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Sun, Feb. 23

Williams: It’s what’s between the covers that counts

My wife and I developed a habit several years ago of reading before we drop off to sleep each night. With that statement, any similarity of our reading habits ends. These days, I prefer novels to nonfiction. The wife entertains equal volumes of fiction and a fair balance of the real stuff.

I like novels that clearly distinguish between the bad guys and what they’re up to and the good guys and what they’re doing to stop the bad guys. I want to see where the story is going within the first couple of paragraphs. I don’t need an introductory chapter to describe the setting and to painfully dissect each character’s personal history and psychological profile. And why they are involved in the plot.

I require only the bare bones of character development. For example, the sentence, “John really, really hated bears,” provides all the information I need. Anything beyond those five cleverly-crafted words is wasted effort on the part of the author and on my part for having to slog through it.

I don’t want an in-depth analysis explaining that “While Jane fully understood that bears have played an integral role in wildlife history, she still painfully remembered that morning in the summer of 1937 when a bear chased sister Colleen and her back to their cabin causing the tear in the taffeta dress that her mother had made for her just the year before. Taffeta had been one of Jane’s favorite fabrics ever since her senior prom when Gabbie, Jane’s best friend, wore a taffeta ensemble that won the acclaim of all their combined friends. That, of course, was before Gabbie broke up with her prom date, Jeremy, who really, really hated bears.”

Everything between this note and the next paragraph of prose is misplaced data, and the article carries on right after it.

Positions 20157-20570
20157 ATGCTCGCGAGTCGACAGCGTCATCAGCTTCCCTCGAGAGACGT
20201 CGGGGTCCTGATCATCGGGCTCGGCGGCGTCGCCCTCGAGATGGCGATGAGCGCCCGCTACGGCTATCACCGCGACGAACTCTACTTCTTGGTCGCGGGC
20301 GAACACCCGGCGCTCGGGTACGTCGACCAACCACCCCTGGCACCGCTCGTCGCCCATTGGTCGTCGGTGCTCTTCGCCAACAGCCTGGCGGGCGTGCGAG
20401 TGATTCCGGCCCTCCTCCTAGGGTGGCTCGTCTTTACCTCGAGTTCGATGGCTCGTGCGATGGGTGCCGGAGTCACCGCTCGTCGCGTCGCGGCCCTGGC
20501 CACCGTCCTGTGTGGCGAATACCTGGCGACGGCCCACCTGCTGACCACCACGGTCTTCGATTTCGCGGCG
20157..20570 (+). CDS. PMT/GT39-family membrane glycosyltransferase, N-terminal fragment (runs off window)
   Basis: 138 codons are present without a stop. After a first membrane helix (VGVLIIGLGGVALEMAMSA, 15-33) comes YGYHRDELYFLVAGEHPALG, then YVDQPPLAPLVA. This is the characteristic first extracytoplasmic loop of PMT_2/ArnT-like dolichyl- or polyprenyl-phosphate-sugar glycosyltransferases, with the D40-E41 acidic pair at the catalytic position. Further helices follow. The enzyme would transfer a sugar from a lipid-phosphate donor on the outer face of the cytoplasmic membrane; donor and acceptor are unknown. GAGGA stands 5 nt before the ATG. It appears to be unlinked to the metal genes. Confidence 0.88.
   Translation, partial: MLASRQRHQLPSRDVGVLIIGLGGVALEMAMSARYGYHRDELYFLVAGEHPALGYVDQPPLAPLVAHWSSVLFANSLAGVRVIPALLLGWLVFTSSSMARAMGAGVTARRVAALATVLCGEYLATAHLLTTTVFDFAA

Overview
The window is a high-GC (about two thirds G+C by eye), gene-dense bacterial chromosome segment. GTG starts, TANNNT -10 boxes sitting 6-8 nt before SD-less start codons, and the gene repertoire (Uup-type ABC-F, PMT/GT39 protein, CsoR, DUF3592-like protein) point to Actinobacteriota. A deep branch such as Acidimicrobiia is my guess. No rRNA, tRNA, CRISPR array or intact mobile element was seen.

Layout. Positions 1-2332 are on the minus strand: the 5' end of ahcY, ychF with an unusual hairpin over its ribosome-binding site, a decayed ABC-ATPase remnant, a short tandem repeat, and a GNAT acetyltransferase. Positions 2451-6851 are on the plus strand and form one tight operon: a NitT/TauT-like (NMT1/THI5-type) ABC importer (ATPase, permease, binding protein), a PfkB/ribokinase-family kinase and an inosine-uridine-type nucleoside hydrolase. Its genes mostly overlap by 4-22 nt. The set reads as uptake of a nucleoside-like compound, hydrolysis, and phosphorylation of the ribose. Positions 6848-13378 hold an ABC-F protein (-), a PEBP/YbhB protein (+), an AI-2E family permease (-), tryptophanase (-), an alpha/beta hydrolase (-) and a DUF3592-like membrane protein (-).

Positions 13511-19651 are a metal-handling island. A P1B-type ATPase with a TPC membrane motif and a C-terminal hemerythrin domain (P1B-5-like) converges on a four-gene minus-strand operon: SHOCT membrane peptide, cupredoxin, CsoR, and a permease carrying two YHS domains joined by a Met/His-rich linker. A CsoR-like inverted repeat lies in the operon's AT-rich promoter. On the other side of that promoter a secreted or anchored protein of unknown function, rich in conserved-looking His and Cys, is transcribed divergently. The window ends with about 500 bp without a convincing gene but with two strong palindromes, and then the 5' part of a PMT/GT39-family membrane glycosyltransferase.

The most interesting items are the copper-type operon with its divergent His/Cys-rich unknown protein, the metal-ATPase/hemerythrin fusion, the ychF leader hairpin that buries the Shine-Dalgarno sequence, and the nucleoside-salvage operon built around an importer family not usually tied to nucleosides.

Going down the rabbit hole of Jane’s summer, her torn dress and Gabbie’s tragic estrangement from Jeremy, whoever the hell he is, would consume approximately 11 minutes of my life. I’ll never get those 660 seconds back.

Put into perspective, 11 minutes is long enough to heat up a can of Campbell’s Bean with Bacon soup and to open up a beer, or to shower and shave. So, I make the decision to be fed and hygienic rather than wearied by Jane’s tormented past.

If I’m reading a police novel that involves a private detective charged with hunting down an evil-doer, I only want to know that Scatback (the detective) will catch the guy who offed a liquor store owner two days ago.

I don’t need to know (and don’t want to know) that Scatback has been married four times. I don’t want to waste my time learning about his childhood or first, second or sixth marriages unless one of his ex-wives seeks a diabolical revenge on him in Chapters 3, 8 and/or 11.

I will admit that my wife and I both read a novel recently that took place in France during World War II called The Nightingale. It focused on the extreme circumstances suffered by the countryside French who resisted the traumatic German occupation.

The wife and I each rifled through the romantic portions to see if anything of significance would happen next. I think that novel was about 340 pages. If the unnecessary detail (extended romantic descriptions) were eliminated, that book would have lasted for about 220 pages, saving an untold number of trees that lost their lives just because humans started a war.

OK, I think that explains it all. I feel much better now.

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